HomeMediaMecum hits $217M in Kissimmee, a record result for a single auction

Mecum hits $217M in Kissimmee, a record result for a single auction

Nearly 3,000 vehicles went to new owners for a 90 percent sell-through rate


Mecum Auctions set a resounding world record in Kissimmee, Florida, reaching total sales of $217 million that made it by far the highest result achieved for a single collector car auction. The 90 percent sell-through rate also was impressive for such a massive event, which included reserve sales.

“The record-setting auction claims title as the first collector car auction ever to surpass $200 million in sales for a single event,” the auction company said in a news release. “What has long been known as the world’s largest (collector car auction) continues to be the world’s most successful as well.”

The 1951 Hirohata Mercury Custom was a multi-million-dollar seller

The previous record for the highest auction total was set in 2015 by RM Sotheby’s 3-day Monterey, California, sale that reached nearly $173 million.  Mecum’s Kissimmee auction was 11 days long, each day setting records for the annual event, the company said.

Mecum said it sold 2,954 vehicles at Kissimmee, the most ever for a single auction. Sales on the block were more than $213 million; some post-block sales handled privately added to the results. Road Art automobilia sales of 1,261 pieces of collector items also added $2.66 million to the total.   All reported results include auction fees.

The McLaren Speedtail garnered quite bit of interest on the block

Mecum’s results are emblematic of a very strong collector car market worldwide, according to Andy Reid, Journal marketplace analyst and East Coast editor. 

“The total sales numbers and the 90 percent sell-through speak to the market in general, a market that looks to be moving its money into hard assets in this inflationary time,” Reid said. “We are in the hottest collector car market I have seen in my more than 20 years of covering collector cars. It seems anything, no matter what kind of car it is, will sell for considerably more money than it would have 18 months ago.

“This is likely to continue for the near term, but it is anyone’s guess as to how long it will last. I would guess that this is a trend that may well continue through Monterey Car Week (in August) and into the fall.

“If you have an interesting car to sell, now might be the time to do so.”

The GT350 is considered to be the most-significant Mustang

Mecum’s top-selling vehicle was a significant piece of motorsport and Shelby history, the 1965 Shelby GT350 Prototype, known as the “Flying Mustang,” and considered to be the most important Shelby Mustang — and the most expensive as well — selling for $3.75 million.  Still, that was $100,000 less than what the car realized when sold by Mecum in July 2020.

Right behind the historic Mustang was a rare modern exotic, a 2020 McLaren Speedtail driven just 194 miles that sold for $3.3 million.  Following that was a 1992 Ferrari F40 sold for $2.75 million and a 1955 Mercedes-Benz 300SL Gullwing at $2.64 million.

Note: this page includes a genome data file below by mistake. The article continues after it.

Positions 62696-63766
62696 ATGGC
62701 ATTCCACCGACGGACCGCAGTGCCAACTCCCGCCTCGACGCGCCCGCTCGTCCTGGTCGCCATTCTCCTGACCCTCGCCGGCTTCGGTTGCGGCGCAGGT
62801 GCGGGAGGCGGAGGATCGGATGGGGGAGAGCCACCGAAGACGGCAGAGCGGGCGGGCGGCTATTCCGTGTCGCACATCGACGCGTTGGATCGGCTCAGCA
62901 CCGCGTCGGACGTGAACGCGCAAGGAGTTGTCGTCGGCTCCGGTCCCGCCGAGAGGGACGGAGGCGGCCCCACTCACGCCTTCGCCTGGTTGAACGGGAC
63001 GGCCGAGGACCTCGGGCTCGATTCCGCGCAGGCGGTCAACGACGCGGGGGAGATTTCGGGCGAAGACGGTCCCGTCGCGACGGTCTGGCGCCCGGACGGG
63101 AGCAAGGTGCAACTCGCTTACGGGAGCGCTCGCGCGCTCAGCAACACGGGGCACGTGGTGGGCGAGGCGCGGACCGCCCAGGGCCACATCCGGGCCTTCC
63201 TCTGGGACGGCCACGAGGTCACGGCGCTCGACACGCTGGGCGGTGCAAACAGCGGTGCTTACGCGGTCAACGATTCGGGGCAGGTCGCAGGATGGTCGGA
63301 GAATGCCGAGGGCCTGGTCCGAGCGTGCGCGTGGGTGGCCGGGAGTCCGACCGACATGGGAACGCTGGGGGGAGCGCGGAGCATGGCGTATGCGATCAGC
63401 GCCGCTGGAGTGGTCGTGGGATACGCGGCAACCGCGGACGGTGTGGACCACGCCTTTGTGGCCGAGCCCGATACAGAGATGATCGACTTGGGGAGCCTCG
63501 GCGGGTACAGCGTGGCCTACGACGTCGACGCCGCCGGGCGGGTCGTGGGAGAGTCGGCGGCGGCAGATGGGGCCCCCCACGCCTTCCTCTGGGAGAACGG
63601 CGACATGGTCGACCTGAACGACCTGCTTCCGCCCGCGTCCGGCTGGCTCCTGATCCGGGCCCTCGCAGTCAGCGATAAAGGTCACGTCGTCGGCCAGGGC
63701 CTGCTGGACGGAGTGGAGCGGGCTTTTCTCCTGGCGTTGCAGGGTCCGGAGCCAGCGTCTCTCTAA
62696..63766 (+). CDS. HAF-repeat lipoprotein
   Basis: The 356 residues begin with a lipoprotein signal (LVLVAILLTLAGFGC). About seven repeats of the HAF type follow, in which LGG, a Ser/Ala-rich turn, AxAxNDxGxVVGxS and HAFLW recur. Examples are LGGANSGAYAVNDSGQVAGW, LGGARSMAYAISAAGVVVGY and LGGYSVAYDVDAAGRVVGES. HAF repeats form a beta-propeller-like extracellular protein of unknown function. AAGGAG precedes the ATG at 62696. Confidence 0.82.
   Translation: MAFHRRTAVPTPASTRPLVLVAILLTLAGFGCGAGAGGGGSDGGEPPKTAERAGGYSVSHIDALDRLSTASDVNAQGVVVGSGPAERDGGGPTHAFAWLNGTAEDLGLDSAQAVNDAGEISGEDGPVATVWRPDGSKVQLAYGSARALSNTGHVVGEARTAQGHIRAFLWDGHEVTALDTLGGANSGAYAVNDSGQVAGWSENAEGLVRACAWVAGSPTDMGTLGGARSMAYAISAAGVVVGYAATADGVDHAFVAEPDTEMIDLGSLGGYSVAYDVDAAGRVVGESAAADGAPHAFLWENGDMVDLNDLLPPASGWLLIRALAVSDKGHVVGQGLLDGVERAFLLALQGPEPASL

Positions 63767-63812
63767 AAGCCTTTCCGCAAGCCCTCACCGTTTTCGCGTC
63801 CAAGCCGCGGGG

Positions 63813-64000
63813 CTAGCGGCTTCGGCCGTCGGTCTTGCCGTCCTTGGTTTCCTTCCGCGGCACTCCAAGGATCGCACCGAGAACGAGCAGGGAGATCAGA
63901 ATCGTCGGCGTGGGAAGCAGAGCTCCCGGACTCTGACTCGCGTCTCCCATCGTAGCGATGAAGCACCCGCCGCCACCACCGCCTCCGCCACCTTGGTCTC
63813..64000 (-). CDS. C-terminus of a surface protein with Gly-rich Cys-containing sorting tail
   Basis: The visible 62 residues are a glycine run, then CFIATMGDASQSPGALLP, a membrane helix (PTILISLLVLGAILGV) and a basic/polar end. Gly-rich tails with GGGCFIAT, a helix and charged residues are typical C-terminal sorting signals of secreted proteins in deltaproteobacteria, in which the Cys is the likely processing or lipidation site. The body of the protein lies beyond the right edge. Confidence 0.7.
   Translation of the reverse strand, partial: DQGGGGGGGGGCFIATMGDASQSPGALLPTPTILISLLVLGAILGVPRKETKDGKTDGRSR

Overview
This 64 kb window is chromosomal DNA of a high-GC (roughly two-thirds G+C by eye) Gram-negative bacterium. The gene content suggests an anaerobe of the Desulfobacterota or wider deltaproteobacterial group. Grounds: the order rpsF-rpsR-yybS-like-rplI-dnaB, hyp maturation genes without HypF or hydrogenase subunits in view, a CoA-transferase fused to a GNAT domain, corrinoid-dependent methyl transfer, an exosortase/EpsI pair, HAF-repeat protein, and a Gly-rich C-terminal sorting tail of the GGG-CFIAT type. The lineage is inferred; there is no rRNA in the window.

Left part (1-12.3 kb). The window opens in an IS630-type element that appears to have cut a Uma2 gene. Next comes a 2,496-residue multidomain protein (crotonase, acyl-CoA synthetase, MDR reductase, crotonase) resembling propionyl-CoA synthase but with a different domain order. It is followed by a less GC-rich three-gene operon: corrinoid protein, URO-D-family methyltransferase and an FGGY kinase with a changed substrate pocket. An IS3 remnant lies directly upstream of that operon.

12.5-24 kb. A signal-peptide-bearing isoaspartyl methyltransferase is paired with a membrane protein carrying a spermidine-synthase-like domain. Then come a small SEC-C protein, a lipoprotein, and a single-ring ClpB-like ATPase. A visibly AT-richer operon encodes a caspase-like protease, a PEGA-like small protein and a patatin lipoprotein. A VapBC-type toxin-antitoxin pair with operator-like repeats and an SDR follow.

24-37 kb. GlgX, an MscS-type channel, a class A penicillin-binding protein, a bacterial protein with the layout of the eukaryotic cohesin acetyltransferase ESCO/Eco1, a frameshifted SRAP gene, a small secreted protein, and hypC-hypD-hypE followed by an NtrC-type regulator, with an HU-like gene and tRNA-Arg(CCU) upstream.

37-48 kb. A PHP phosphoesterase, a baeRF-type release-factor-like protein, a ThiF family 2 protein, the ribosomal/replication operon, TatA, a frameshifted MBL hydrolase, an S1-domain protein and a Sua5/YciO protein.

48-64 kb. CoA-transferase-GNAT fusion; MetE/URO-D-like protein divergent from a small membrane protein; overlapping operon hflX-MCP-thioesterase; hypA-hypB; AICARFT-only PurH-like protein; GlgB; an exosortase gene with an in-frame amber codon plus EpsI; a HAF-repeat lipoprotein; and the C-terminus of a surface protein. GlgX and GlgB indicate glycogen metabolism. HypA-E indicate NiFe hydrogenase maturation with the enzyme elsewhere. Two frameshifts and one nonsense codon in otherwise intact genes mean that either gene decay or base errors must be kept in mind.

The Ferrari F40 achieved a towering sale

The fifth spot was taken by the remarkable sale of the renowned 1951 Hirohata Mercury Custom, an iconic “lead sled” classic built by Sam and George Barris. It sold for $2.145 million. 

In all, 13 vehicles reached seven-figure prices at Mecum.  Two unexpected top-10 sales were for a 1936 White Model 706 tour bus that carried tourists at Glacier National Park, which reached $1.43 million, and the 1994 Porsche 911 Turbo featured in the film Bad Boys, which also sold for $1.43 million.

The Glacier Park tour bus was a surprising 7-figure sale

“Of all these amazing high sales, the ones that most surprised me were the Glacier National Park bus and the Bad Boys Porsche Turbo,” Reid said.  “These are both interesting, but a bus and a 1994 Porsche at almost one-and-a-half million seems pretty crazy.”

The top-10 highest-selling lots at Mecum’s Kissimmee auction were:

1. 1965 Shelby GT350R Prototype at $3.75 million

2. 2020 McLaren Speedtail at $3.3 million

3. 1992 Ferrari F40 at $2.75 million

4. 1955 Mercedes-Benz 300SL Gullwing at $2.64 million

5. 1951 Hirohata Mercury Custom at $2.145 million

6. 2016 Pagani Huayra at $2,117,500

7. 1967 Shelby 427 Cobra roadster at $1.43 million

8. 1936 White Model 706 Glacier National Park tour bus at $1.43 million

9. 1994 Porsche 911 Turbo at $1.43 million

10. 1961 Mercedes-Benz 300SL roadster at $1.375 million

(All results include auction fees)

Mecum’s next auction is the annual Las Vegas motorcycle sale January 25-29, followed by its collector car auction in Glendale, Arizona, on March 16-19.  For more information about those auctions and a complete list of Kissimmee results, visit Mecum’s website.

Bob Golfen
Bob Golfen
Bob Golfen is a longtime automotive writer and editor, focusing on new vehicles, collector cars, car culture and the automotive lifestyle. He is the former automotive writer and editor for The Arizona Republic and, the website for the SPEED motorsports channel. He has written free-lance articles for a number of publications, including Autoweek, The New York Times and Barrett-Jackson auction catalogs. A collector car enthusiast with a wide range of knowledge about the old cars that we all love and desire, Bob enjoys tinkering with archaic machinery. His current obsession is a 1962 Porsche 356 Super coupe.


  1. Ford rebuilt these with modern drivetrains. The process was shown in stages in Autoweek? R&T? Car and Driver? I have forgotten. I cannot understand why they’re selling, especially after essentially getting a new/old bus from the manufacturer for free. Perhaps its one that wasn’t redone by Ford? The results were a moonshot of new valuation for collector cars. There were a few hangovers in Florida the next morning(s).


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